Arches Live! 2012 (2) Macbeth, Make Do And Mend, Ndgame, Funk’n’Love


JOYCE MCMILLAN on ARCHES LIVE! 2012 (2) at the Arches Theatre, Glasgow, for The Scotsman 22.9.12

Macbeth 4 stars ****
Make Do And Mend 3 stars ***
Ndgame 3 stars ***
Funk’n’Love 3 stars ***

IN A DEEP dark arch, somewhere under central station, tattered flags hang from the ceilling, filthy and bloodied. The light is dim; a group of six face-painted drummers dressed in black stand gathered around a fallen steel cupboard. As a ferocious soundscape fills the space, they begin to beat on the steel with drumsticks; the sound – including fragments of Shakespeare’s verse – is terrifying, like a solid wall of horror sweeping out through the audience.

This is the Black Sun Drum Korps’s 25-minute Macbeth, part of the second group of shows in this year’s Arches Live! festival. The show describes itself as offering highlander rhythms, dark magick and industrial witchcraft; but in truth it seems more frightening than that, a dark vision of some violent, blood-boltered Scottish past that could return to haunt us still.

Elsewhere, though, the exploration of identity seem more gentle. In Lucy Hutson’s thoughtful installation-with-video Make Do And Mend, it’s all about gender, family, old domestic skills, and what women’s changing roles have done to relations between the generations. In Andrew Houston’s hugely ingenious and promising 20-minute fragment Ndgame, the characters of Clov and Hamm from Beckett’s Endgame re-enact their final drama through a world of virtual reality, where the switching off of a laptop screen represents extinction.

And in Funk’n’Love, Solar Bear and Deaf Youth Theatre produce a gorgeous piece of youth theatre about the music we love, and the dreams that inspire us, full of a fine mix of music, video, animation, and live performance by a terrific young cast. The style is familiar, from shows by companies like Ontroerend Goed and Junction 25. But the music – by electronic/bhangra duo Tigerstyle – is fine, made visible in a projected sound-desk display; and the sheer joy of the performance is as infectious as it is life-affirming.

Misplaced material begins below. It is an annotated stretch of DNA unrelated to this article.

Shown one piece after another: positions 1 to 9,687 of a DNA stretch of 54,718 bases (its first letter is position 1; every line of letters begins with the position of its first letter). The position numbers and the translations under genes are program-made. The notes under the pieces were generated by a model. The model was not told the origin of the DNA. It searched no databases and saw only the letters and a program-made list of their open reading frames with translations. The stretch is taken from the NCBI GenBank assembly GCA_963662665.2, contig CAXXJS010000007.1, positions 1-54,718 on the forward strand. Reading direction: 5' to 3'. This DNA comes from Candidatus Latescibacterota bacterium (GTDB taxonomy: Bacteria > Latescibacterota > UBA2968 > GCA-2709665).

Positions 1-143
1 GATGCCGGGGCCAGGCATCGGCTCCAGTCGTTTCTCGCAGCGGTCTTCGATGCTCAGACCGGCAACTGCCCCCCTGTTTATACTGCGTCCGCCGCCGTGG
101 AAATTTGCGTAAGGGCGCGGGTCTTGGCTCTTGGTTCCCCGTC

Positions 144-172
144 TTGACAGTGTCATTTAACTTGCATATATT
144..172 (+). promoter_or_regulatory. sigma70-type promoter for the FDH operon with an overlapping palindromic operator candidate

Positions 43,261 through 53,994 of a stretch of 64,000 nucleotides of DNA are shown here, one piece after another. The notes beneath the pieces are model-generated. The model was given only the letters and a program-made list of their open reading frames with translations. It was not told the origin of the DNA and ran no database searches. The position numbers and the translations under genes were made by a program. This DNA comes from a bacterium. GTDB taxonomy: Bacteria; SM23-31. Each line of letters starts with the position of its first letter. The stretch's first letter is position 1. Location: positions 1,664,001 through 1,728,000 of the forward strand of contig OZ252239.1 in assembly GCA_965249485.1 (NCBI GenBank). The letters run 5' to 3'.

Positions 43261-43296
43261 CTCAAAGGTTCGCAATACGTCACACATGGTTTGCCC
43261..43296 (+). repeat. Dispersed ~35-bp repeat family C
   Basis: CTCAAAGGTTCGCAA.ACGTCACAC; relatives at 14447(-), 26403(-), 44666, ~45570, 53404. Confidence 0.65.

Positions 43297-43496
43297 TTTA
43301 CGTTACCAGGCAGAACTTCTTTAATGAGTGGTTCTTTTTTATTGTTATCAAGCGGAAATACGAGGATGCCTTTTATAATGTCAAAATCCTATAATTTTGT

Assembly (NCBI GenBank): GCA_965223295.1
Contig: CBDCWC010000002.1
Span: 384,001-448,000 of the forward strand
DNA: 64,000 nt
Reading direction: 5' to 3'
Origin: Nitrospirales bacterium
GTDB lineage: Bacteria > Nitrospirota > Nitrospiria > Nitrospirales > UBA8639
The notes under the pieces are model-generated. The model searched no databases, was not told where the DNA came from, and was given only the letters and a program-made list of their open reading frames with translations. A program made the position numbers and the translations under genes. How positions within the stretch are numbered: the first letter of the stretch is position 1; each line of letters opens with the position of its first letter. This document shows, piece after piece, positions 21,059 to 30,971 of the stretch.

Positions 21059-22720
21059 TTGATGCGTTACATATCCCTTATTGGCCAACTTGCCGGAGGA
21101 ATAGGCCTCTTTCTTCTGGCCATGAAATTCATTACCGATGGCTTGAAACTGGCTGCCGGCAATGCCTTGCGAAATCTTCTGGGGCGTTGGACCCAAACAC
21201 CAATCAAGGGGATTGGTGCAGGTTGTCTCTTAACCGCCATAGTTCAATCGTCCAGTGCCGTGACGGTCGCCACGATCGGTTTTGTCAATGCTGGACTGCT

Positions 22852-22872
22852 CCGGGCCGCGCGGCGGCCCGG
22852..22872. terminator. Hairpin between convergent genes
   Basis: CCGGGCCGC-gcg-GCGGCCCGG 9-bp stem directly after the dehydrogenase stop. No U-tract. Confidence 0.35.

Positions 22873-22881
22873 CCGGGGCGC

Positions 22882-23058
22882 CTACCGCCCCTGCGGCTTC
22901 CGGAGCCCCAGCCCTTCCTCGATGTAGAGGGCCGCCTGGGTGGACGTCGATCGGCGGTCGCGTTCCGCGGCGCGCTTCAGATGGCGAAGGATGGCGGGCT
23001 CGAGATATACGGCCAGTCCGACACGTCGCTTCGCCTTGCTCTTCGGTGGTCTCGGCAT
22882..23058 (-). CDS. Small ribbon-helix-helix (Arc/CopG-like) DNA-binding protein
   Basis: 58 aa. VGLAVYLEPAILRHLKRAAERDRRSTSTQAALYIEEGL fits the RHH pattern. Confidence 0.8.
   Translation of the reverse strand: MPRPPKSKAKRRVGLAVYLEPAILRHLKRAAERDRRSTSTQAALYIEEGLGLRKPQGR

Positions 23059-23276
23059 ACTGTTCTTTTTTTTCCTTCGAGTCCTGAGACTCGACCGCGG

Factually Wrong, Morally Indefensible: Let’s Keep “Generation War” Lies Out Of Scottish Politics – Column 21.9.12


JOYCE MCMILLAN for The Scotsman 21.9.12

DIVIDE AND RULE. THROUGHOUT history, it has been the favourite maxim of oppressive rulers; and it has never been deployed with more success that in the United States and Britain, since the fateful tipping-point – just a generation ago – when our societies began to shift from an age of progress and growing equality, into the present age of reaction.

So last week, we saw how the strategy of divide-and-rule worked to protect South Yorkshire police in the aftermath of the 1989 Hillsborough disaster, when those who died were portrayed to the rest of Britain as drunken thugs, alien to respectable citizens like themselves. And this week, we saw Mitt Romney, Republican candidate for the Presidency of the United States, dismissing half of the voters in his own country – the ones who vote Democrat – as lazy slobs, who pay no tax and live off benefits.

Of all the divide-and-rule strategies, though, it seems to me that there is none cruder, or more potentially cruel, than the systematic attempt now being made to blame the whole of my generation, the so-called “baby boomers”, for the hardships now being suffered by young people in their twenties. And this week, to my infinite sadness, this ugly line of thought arrived with a headline-seeking crash in Scottish politics, when a debate at Holyrood was apparently dominated by dire predictions that our society could be “torn apart” by inter-generational conflict, if greedy pensioners continue to receive universal benefits such as bus passes, and the famously costly free personal care.